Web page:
(Article changed on March 10, 2013 at 12:52)
(Article changed on March 9, 2013 at 17:53)
Winter wilderness by Nomadic Lass
Would you believe that there are areas in the world seemingly untouched as of yet by global warming, and unconcerned about the prospect?
But these Asian-looking people are presented only in passing.
Herzog's focus is the 24/7 subsistence-dominated lifestyle of the totally isolated Russians of the central Siberian village of Bakhtia, all three hundred of them accessible by boat in the summer and helicopters year round, who find contentment in building every element in their lifestyle from scratch--animal traps, canoes, trappers' hovels that shelter them in the -50 degrees Fahrenheit, lengthy winters. Might they have learned these skills from the Ket? One of them is shown constructing a canoe for the "newcomers." Gennady tells the producers that he's been in the Siberian Taiga since 1970.
Free time is rare; true to the Russian tradition, the people celebrate [a secular brand of] Christmas on what we call Epiphany, the "last day of Christmas," January 6. The children drape themselves in glitter and move with music in a hand-built community room, the only public facility presented. There are no post offices, convenience stores, restaurants, or churches. There is no government except for a campaigner singing off a boat in the summer to solicit votes--of entertainment value to the children, whose parents have better things to do.
There are no taxes.
The trappers come home to celebrate the New Year--reunions with family are poignant--and leave after Christmas.
No dogsleds though. The one modern convenience is snowmobiles; the faithful dogs run alongside voyages as lengthy as 75 miles without stopping. I did notice some electric lighting in the hall of the Christmas celebration, which the filmmaker did not emphasize.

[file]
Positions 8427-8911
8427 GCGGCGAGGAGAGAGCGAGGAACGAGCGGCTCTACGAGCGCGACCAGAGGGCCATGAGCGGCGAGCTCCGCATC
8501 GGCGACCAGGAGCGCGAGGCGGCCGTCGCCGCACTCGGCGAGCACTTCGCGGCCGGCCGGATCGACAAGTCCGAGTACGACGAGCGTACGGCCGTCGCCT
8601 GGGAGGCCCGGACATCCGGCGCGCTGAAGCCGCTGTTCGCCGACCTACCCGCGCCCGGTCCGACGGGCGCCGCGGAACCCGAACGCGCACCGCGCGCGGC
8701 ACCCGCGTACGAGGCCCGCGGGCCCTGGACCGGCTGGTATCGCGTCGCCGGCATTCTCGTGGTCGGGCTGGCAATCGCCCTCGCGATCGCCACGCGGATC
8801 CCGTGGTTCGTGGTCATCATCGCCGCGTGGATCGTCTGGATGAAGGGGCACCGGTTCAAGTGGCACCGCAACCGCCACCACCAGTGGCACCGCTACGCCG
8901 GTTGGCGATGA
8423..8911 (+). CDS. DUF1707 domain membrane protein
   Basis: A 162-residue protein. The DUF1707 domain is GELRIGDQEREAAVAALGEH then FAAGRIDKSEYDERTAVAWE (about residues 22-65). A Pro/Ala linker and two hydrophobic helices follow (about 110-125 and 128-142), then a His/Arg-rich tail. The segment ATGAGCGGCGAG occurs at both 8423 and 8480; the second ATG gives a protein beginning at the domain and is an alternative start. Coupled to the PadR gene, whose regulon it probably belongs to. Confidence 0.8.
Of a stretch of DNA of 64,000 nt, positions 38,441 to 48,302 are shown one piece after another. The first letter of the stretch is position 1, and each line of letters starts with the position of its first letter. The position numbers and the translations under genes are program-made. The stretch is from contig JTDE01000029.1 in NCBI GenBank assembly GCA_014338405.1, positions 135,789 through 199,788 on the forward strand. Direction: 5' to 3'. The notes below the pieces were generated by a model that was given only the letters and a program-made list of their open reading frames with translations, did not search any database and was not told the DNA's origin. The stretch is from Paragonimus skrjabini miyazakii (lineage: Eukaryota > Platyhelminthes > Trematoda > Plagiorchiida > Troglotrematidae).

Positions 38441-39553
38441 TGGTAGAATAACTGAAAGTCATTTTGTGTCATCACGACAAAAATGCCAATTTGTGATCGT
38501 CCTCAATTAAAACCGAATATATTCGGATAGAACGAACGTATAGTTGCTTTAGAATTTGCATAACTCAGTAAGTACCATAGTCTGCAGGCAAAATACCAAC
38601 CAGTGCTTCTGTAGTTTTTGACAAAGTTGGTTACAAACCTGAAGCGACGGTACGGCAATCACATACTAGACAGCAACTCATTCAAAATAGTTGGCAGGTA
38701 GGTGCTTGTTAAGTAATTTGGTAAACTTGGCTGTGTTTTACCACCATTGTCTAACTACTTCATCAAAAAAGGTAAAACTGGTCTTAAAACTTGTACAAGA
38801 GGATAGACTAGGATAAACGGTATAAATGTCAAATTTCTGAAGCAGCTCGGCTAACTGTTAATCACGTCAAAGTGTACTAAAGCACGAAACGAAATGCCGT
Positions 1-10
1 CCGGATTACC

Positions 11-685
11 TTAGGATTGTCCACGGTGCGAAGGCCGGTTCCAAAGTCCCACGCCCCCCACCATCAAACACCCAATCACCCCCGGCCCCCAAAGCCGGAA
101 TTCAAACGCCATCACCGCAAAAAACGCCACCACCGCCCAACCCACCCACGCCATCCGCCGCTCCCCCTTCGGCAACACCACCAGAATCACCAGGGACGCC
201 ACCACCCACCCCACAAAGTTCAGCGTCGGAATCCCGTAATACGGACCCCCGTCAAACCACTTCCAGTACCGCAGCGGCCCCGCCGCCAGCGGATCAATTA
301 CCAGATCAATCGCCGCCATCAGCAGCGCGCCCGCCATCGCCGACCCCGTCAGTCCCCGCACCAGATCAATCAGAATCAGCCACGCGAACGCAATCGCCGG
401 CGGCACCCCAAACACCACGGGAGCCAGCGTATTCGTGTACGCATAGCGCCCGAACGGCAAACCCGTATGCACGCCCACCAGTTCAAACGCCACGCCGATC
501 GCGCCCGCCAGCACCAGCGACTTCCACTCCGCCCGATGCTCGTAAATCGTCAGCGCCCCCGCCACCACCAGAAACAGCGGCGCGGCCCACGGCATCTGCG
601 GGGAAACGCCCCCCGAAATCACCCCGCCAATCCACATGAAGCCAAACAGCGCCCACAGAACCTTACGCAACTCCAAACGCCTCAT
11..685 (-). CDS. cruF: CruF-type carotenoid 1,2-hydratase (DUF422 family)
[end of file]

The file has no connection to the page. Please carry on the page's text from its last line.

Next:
Winter is spent trapping--mainly small furry creatures like the ermine, found frozen and bent in half, whose value, Gennady laments in one of his few allusions to life outside of Bakhtia, has decreased due to excessive, astronomical inflation. Winter is generous to the Bakhtians, with copious supplies of fish, especially large pike, immediately accessible beneath the thick ice of the Yenisei River. Summer is the time for hoarding and preparing winter provisions, which consist mainly of fish and some wild fowl; no gardens are evident. Nor are swimsuits. The people wear some sort of outwear even under sunny skies that last 20 hours a day.
The English-speaking narrator's voice is plaintiff and condescending--nothing unusual for this film genre. These people probably recapitulate life during the Ice Age [yes, there were humans who weathered this grim era--did they know it was grim?], he says.
As we take in the joy of a subsistence-dominated lifestyle, I wonder if the producers were more interested in the indigenous, displaced Ket, victims of this microscopic imperialism. I was. The material above about the Ket is taken from a language list I edited for Oxford University Press more than a decade ago. Among these lists that comprise the 6800 languages of the world, some of them have died out since then. There would be dialects or tongues spoken by one survivor, or five, or ten, or one hundred.
But how did I get to this digression?
Because, though reviewers call this a beautiful portrait of the simple life amid scenery to die for, the Ket steal the show. Because Herzog displays their remarkable lifestyle co-opted.
I like to believe that Herzog and colleagues portrayed them just long enough to break our hearts. Methods and primitive technologies date back centuries and sometimes, the producers note, millennia. The technologies, though mostly wooden--a metal trap I recall from the fifties is modern in this context--came from somewhere, from people used to inhabiting this land.